Q&A – Is Florida’s Real-Estate Market Really In a Buyer’s Market?


Q&A of the Day – Is Florida’s Real-Estate Market Really In a Buyer’s Market? 

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Today’s Entry: Brian, I have a question about the real-estate report. Correct me if I’m wrong, but aren’t the already high real-estate prices still heading higher? How can South Florida really have one of the best buyers’ markets with prices so high and still rising?  

Bottom Line: Today’s note is in response to the just released Zillow study showing all of Florida’s largest metros currently ranking among the best in the country for home buyers. Miami, Tampa, Orlando and Jacksonville are all among the top metros for buyers right now, according to the report, with the Miami-Fort Lauderdale-West Palm Beach metro the most buyer friendly in the state. In addressing today’s question, what does Zillow’s report mean and how good of a buyer’s market is South Florida in? 

It’s natural to look at the cost of Real Estate throughout South Florida, compare it to where prices were a few years ago and question whether it’s really a good environment for buyers. And yes, prices have continued to rapidly rise over the past year. In Palm Beach County, for example, the median sales price for a home in May of 2023 was $472,000. Last month the median sales price was a record $602,500! Now, with that said, the question isn’t about what has happened. It’s about what’s happening right now. The average length of time it takes for a buyer to close on a property is over 30 days – meaning that the sales reflected last month were put under contract in March and April. Another important factor is when the homes that were sold in May were listed. The average length of time on market, in South Florida in May was 64 days – meaning that the properties sold were most commonly listed in February and March. There’s a lot that’s begun to shift in the market since then.  

Remember how I mentioned the median sales price in Palm Beach County was over 600k in May? The average list price was ‘only’ $519,000 during the month. In fact, the average list price peaked in November of last year and it has slowly been coming down since last fall. Here are the changes in the market since peak levels:  

  • Average list price: Down 9% 
  • Days on market: Up 28% 

With list prices lower and days on the market higher it’s a given that while May produced record high sales prices, we’ll begin to see lower median prices in coming months. On that note, most recently the average price of a listed property in Palm Beach County is 5.6% lower than a year ago. In fact, the average list price is now at the lowest level since March of 2022. Now again, I don’t expect the average person to see prices north of a half million dollars for a home and inherently think – gee this is great for buyers – but everything is relative. Florida has consistently been one of the most desirable locations in the world, let alone the country, to live in. Prices reflect that reality. South Florida has consistently been one of the most desirable locations (often the most desirable) within Florida. Prices reflect that reality. But with that said, when all factors are considered, the last time South Florida’s real-estate market had conditions as favorable for buyers as the current market was November of 2019 based on supply and demand.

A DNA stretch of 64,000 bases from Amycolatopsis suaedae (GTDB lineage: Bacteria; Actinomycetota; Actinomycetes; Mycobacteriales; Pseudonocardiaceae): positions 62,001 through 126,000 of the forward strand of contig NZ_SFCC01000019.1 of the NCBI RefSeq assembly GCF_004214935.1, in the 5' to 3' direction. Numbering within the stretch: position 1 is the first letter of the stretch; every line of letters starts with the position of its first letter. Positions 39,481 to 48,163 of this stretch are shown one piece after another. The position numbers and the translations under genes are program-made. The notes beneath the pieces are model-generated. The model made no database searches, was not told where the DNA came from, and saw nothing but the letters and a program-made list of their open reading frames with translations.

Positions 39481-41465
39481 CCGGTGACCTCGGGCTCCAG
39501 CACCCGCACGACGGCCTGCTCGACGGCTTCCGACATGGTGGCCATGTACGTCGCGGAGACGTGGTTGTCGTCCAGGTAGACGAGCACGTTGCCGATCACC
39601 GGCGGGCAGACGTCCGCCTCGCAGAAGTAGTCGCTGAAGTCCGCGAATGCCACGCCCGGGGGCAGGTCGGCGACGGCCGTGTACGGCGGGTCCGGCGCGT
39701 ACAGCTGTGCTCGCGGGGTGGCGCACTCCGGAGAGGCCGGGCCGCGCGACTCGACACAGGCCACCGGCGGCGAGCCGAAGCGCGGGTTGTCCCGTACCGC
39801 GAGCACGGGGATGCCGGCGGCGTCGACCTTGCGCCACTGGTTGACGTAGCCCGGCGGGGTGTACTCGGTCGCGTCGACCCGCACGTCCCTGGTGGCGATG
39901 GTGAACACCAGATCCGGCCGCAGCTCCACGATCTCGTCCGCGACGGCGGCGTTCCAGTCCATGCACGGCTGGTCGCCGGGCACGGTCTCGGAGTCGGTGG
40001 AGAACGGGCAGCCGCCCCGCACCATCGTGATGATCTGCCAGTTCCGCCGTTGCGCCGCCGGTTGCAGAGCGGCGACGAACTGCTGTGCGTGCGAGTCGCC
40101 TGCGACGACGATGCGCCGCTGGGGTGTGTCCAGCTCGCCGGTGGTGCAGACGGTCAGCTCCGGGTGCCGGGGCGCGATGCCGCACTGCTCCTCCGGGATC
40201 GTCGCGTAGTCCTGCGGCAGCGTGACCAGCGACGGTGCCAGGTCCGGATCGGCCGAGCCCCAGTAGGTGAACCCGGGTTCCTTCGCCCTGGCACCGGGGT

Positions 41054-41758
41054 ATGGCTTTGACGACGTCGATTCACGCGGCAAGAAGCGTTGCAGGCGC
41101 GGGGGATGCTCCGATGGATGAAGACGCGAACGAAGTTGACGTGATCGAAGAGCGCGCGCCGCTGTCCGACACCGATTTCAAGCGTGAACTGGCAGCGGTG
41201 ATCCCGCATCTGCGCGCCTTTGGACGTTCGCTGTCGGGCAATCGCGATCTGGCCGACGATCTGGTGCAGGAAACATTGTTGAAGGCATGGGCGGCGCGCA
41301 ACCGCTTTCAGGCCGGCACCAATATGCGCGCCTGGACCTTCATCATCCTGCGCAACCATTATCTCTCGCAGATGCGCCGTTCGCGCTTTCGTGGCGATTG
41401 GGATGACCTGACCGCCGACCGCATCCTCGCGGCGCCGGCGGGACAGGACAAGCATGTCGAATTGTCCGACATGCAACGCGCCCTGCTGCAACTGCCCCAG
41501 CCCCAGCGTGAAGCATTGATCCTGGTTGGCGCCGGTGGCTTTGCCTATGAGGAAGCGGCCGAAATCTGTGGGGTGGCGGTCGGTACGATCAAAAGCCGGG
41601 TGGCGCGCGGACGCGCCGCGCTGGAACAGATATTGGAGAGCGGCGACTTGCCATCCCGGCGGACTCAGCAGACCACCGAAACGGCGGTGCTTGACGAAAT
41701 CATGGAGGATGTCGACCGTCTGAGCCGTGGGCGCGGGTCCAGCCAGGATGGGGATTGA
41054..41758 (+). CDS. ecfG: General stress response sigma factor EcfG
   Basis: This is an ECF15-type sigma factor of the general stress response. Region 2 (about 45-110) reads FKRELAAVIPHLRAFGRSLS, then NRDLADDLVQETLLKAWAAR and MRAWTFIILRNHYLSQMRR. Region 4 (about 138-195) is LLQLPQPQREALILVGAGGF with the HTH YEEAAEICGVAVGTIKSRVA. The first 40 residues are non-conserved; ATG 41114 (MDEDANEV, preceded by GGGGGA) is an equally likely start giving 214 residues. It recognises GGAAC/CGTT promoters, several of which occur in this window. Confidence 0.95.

Zillow’s Market Heat Index is a 1-100 scale with 1 being the best possible buyers’ market and 100 being the best possible sellers’ market. The current heat index number for South Florida is 39.2, down from 68.9 at the peak of the market. Somewhat similarly Redfin compiles what they call their “Complete Score”. Most recently the Palm Beaches are averaging a 46 score, meaning that the market is only somewhat competitive from a buyer’s perspective. While the two real-estate companies maintain slightly different indexes, they both are pointing in a similar direction that’s far more favorable for buyers than the market has been since the onset of the pandemic.  

One number I’ll be watching next month is $490,000. That was the median sales price in Palm Beach County last June. While I expect May will represent the peak median sales price for the year, what I’m doubtful that we’ll see anytime soon is an outright decline in the local real estate market. There’s, of course, a natural seasonality in real estate sales and market performance is measured year-over-year. Should the median sales price for June come in over $490k that would still be illustrative of an appreciating market. I’d expect that will prove to be the case for now. For would-be South Florida buyers, waiting to buy has been a losing proposition for 13 consecutive years. The softer summer market that’s presenting itself may prove to be the best opportunity to step into the market for the foreseeable. Should interest rates come down late this year or early next year, it could recharge demand and push prices higher if South Florida remains a desirable location, which history suggests is likely. 

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